Winter in the desert of Djibouti. The sun does not shine equally for all.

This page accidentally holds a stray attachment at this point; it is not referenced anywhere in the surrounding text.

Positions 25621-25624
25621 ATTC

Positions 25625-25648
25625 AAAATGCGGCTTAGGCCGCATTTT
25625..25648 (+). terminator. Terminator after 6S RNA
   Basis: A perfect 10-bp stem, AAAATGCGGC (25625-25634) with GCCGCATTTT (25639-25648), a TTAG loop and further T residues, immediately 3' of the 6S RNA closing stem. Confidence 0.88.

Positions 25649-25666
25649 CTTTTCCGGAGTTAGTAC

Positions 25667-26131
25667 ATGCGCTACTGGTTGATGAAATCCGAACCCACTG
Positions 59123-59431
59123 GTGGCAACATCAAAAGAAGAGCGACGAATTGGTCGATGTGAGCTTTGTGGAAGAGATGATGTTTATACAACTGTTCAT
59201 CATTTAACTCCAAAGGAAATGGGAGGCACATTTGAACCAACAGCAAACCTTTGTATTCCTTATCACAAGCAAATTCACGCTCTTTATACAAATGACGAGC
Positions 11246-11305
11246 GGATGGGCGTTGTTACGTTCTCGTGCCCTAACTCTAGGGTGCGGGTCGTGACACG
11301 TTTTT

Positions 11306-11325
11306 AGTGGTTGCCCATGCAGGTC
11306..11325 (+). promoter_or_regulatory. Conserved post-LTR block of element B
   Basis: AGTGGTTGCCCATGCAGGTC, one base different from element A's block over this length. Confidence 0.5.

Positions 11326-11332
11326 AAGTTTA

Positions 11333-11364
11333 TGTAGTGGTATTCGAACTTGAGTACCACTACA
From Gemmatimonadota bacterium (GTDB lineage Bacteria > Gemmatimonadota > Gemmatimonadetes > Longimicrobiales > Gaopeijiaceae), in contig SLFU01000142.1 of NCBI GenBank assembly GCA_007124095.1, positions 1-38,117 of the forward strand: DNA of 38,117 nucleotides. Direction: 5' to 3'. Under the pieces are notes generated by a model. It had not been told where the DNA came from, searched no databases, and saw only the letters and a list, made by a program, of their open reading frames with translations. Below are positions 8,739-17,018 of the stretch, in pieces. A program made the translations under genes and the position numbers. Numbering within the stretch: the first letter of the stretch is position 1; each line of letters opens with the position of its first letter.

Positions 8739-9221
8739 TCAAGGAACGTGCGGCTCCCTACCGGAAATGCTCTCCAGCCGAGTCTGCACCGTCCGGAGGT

By nine a.m., the thermometer pegs 90 degrees Fahrenheit (32 degrees Celsius). I begin to stew in my sweat. The Afar guides, meanwhile, shiver under shirts, sweaters, scarves. Mohamed Youssef, a cameleer, zips himself inside a “Tom Tailor” brand parka from China. The only uncomplaining one is Madoita, the lead camel. He is both warmed and shaded by a $600 blanket of photovoltaic silicon cells. He is a belching, furry, ambulatory wall plug for my satellite phone. We take turns cleaning the dust from these cells with a cloth. A new chore on an ancient caravan trail: Wiping down your solar camel.